|Discovery site||Lincoln Lab ETS|
|Discovery date||8 June 1999|
|centaur · damocloid |
unusual  · distant 
|Orbital characteristics |
|Epoch 27 April 2019 (JD 2458600.5)|
|Uncertainty parameter 2|
|Observation arc||2.54 yr (927 d)|
|116.87 yr (42,686 d)|
|0° 0m 30.24s / day|
|Jupiter MOID||0.1907 AU|
20461 Dioretsa // is a centaur and damocloid on a retrograde, cometary-like orbit from the outer Solar System. It was discovered on 8 June 1999, by members of the LINEAR team at the Lincoln Laboratory Experimental Test Site near Socorro, New Mexico, United States. The highly eccentric unusual object measures approximately 14 kilometers (8.7 miles) in diameter. It was named Dioretsa, the word "asteroid" spelled backwards.
Dioretsa is a member of the damocloids, with a retrograde orbit and a negative TJupiter of −1.547. It is also a centaur, as its orbit has a semi-major axis in between that of Jupiter (5.5 AU) Neptune (30.1 AU). The Minor Planet Center lists it as a critical object and (other) unusual minor planet due to an orbital eccentricity of more than 0.5.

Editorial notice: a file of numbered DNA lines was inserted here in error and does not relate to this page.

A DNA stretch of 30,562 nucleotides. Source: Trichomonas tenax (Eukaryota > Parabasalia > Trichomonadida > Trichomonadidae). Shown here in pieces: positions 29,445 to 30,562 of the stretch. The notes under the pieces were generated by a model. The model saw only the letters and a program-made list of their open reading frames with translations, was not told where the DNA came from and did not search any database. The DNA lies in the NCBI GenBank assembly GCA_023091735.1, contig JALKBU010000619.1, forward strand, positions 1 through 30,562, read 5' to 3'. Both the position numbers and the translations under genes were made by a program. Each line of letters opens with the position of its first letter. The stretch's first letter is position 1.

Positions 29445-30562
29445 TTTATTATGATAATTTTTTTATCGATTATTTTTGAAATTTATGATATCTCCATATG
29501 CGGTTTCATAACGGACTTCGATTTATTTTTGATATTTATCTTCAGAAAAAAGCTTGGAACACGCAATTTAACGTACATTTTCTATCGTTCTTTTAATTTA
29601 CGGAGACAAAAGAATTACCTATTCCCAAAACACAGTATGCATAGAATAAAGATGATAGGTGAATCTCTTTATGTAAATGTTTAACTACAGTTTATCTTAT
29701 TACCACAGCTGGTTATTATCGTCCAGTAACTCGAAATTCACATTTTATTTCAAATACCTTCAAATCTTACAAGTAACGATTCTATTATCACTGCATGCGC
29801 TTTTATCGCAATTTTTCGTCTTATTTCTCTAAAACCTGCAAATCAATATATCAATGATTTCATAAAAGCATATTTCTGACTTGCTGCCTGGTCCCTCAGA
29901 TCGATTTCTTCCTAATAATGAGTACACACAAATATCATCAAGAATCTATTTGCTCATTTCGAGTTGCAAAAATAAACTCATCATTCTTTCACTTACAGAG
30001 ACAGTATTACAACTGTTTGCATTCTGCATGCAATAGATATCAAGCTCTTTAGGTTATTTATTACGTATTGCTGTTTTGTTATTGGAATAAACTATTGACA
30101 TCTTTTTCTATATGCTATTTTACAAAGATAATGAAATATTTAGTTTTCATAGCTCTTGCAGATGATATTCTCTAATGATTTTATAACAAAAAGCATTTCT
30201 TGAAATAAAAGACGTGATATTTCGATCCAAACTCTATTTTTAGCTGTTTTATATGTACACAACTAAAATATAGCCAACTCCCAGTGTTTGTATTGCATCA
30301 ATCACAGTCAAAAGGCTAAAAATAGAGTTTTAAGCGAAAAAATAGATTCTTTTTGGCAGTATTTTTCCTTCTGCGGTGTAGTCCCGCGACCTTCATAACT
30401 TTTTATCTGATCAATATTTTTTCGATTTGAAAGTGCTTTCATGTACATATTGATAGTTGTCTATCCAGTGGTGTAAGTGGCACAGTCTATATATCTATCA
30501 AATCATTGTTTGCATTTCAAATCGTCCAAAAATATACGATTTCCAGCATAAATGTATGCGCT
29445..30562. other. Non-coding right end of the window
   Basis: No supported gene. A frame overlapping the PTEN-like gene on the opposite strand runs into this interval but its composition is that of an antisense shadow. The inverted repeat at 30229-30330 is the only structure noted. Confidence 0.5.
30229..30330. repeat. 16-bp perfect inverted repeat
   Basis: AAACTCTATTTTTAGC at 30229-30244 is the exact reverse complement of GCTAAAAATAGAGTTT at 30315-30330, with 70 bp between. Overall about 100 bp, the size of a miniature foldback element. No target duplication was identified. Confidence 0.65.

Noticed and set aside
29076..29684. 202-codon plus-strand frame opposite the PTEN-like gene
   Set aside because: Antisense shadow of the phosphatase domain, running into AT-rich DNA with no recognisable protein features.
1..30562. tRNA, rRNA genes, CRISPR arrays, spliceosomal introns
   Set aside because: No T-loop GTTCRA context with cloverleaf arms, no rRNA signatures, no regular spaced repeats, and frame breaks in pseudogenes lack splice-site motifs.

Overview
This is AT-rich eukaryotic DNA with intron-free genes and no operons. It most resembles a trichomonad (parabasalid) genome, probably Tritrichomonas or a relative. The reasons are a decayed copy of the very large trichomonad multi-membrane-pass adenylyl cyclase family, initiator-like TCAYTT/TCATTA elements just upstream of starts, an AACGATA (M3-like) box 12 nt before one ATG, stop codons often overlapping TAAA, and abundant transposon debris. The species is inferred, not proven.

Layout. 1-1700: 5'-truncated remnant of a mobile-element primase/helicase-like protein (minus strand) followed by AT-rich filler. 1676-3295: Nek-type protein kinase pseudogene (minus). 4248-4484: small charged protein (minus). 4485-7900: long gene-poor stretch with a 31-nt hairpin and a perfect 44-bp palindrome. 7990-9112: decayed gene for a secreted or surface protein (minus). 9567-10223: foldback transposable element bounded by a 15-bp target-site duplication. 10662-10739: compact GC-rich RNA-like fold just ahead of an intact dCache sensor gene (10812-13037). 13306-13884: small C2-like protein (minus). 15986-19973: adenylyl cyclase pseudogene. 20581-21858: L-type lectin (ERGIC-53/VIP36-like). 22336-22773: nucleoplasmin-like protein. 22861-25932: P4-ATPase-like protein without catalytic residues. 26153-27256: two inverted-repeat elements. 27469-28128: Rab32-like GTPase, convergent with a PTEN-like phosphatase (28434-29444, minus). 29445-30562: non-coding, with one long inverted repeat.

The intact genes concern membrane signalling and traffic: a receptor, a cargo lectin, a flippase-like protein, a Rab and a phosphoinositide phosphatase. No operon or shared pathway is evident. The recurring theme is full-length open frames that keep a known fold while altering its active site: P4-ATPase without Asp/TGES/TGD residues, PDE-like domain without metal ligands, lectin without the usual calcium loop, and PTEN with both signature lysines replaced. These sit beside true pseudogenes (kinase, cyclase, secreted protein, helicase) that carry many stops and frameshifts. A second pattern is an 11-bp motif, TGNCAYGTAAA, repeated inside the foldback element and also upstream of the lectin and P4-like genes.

It orbits the Sun at a distance of 2.4–45.4 AU once every 116 years and 10 months (42,686 days; semi-major axis of 23.9 AU). Its orbit has an eccentricity of 0.90 and an inclination of 160° with respect to the ecliptic. Its observation arc begins 12 months prior to its official discovery observation, with a precovery taken by Spacewatch at Steward Observatory in June 1998. Currently, its orbit still has an uncertainty of 2.
An inclination of greater than 90° means that a body moves in a retrograde orbit. Dioretsa's orbit is otherwise similar to that of a comet. This has led to speculation that Dioretsa was originally an object from the Oort cloud.
The minor planet's name "Dioretsa" is the word "asteroid" spelled backwards, and is the first numbered of currently 99 known minor planets with a retrograde motion in the Solar System. The approved naming citation was published by the Minor Planet Center on 1 May 2003 (M.P.C. 48396).
According to observations made with the 10-meter Keck Telescope, Dioretsa measures 14 kilometers in diameter and its surface has a low albedo of 0.03. It has an absolute magnitude of 13.8. As of 2018, Dioretsa's spectral type as well as its rotation period and shape remain unknown.
Categories: Minor planet object articles (numbered) | Centaurs (minor planets) | Damocloids | Unusual minor planets | Discoveries by LINEAR | Named minor planets | Astronomical objects discovered in 1999